As Doug Smock mentions in a recent post, we paid a visit to Sabic Innovative Plastics’ R&D facility in Pittsfield, Mass. The 96,000 square foot facility is known as the Polymer Processing Development Center (PPDC) and indeed, it is a world class facility that originally was opened by GE Plastics. Sabic purchased GE Plastics last year to add specialty plastic parts to its well-established commodity resins and chemicals business.
In fact, the cyber ink is barely dry: Sabic Innovative Plastics still uses the geplastics.com URL and the two companies still enjoy a close working relationship.
The PPDC building, constructed in the 1960s as part of a GE’s huge electric transformer complex, is truly a one of kind place. Here, Sabic experiments with different resins and processes. We saw a new DVD finishing process aimed at reducing disc failures. At another station, heat induction was used to lower the amount of energy used in injection molding. Sabic engineers were also experimenting with mold temperature to put a more attractive finish on a plastic part for a roof rack. Engineers at the PPDC routinely tear down products such as washing machines, golf carts and computers to figure where a plastic parts can replace metal ones or where a better plastic part can replace and existing ones. A Smartcar greets you at the entrance, testimony to plastic fenders and quarter panels. Indeed, PPDC engineers were also experimenting with plastic fenders for another auto manufacturer and large interior panels for passenger rail cars and jetliners. The sky is the limit.
We will shortly have videos up we shot showing many of these machines in action!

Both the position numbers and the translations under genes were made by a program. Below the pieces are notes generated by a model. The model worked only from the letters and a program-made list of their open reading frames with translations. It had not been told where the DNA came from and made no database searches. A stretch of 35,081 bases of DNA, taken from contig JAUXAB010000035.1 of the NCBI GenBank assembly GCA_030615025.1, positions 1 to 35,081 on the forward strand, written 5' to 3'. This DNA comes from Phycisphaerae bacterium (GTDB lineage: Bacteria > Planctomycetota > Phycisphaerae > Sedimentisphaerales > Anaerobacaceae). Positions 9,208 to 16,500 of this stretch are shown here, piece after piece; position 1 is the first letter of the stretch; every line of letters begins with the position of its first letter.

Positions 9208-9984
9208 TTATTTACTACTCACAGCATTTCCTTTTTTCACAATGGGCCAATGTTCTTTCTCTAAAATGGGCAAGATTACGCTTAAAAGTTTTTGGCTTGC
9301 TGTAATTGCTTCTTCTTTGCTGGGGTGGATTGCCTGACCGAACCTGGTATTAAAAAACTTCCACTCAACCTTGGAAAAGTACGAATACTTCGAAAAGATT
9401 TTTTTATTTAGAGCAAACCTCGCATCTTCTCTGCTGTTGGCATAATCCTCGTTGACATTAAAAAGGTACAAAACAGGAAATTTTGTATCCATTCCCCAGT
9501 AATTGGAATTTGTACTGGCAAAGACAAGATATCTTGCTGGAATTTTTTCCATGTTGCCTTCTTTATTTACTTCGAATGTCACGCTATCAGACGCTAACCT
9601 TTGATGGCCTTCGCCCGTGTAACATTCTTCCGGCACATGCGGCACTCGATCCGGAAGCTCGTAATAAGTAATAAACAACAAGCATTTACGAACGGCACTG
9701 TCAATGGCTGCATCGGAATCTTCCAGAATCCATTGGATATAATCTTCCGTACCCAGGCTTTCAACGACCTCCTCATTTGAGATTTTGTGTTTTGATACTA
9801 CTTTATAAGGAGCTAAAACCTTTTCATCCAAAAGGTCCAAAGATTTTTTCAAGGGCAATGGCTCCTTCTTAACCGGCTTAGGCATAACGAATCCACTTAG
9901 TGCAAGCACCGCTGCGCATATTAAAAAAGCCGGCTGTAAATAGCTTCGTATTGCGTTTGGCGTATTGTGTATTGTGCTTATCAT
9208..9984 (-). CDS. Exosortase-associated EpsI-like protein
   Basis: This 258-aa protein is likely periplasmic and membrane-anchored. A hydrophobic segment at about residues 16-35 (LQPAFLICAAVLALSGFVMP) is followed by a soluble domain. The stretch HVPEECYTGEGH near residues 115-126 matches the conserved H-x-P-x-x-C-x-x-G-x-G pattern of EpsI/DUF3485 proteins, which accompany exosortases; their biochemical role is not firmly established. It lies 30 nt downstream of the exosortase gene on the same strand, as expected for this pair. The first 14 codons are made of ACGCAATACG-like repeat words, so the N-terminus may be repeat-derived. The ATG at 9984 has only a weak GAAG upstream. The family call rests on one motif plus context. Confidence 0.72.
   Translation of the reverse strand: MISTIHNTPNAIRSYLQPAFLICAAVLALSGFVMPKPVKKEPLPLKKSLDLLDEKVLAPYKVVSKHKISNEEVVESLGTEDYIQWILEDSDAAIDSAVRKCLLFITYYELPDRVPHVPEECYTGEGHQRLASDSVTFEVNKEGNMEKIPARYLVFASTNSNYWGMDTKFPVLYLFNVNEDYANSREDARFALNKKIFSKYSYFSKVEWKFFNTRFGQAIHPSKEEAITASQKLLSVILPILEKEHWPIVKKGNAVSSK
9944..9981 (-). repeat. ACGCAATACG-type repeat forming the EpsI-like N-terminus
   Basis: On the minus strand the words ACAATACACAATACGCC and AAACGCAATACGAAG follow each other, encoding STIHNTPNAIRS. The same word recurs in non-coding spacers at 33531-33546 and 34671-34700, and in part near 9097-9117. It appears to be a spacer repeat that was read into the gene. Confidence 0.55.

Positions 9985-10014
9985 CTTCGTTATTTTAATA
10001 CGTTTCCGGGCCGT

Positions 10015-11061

The PPDC is full of plastics history. After all, GE invented such polymer resins as Lexan (in 1953) as well as Geloy, Noryl, Cycoloy and Valox. One rarely-used monster Kraus Maffei integrated injection molding machine started in the basement and rose up and three stories.
That GE and now Sabic invest and pay to heat this building – you know the four or five story type with multiple overhead cranes, one with a whopping 350-ton capacity - is much to their credit. But as PPDC Operations Leader Vincent Lanning told us, this is where processes are proven and customer problems are solved. So it makes good business sense in a revenue-obsessed world.
Alas, plastics was a business GE didn’t want – too cyclical, our hosts told us, many of whom had decades of service in with GE. They also said so far, Sabic has been a good steward of the business. The same people who ran GE Plastics before merger are running Sabic’s operation now. Legendary GE CEO and chairman Jack Welch started his illustrious career with GE Plastics in 1960. GE CEO Jeff Immelt also did a stint with GE Plastics.
Pittsfield is a post industrial ghost town still trying to recover from the loss of 14,000 jobs – good jobs – when GE wound down its transformer business and shuttered the plant for good in 1986. GE didn’t leave town without leaving a legacy, though. That was a PCB-contamination that cost $250 million to clean up.
Upon leaving Sabic’s PPDC, I took a swing through downtown. My brother lived here for about five years in the early seventies, working for the phone company and then a bank. I called him as I left town and he said he took a ride through last year.
“A developer was trying to raise money to develop condos on a lot back then when money was tight and you could see the decline coming. The lot was still vacant.”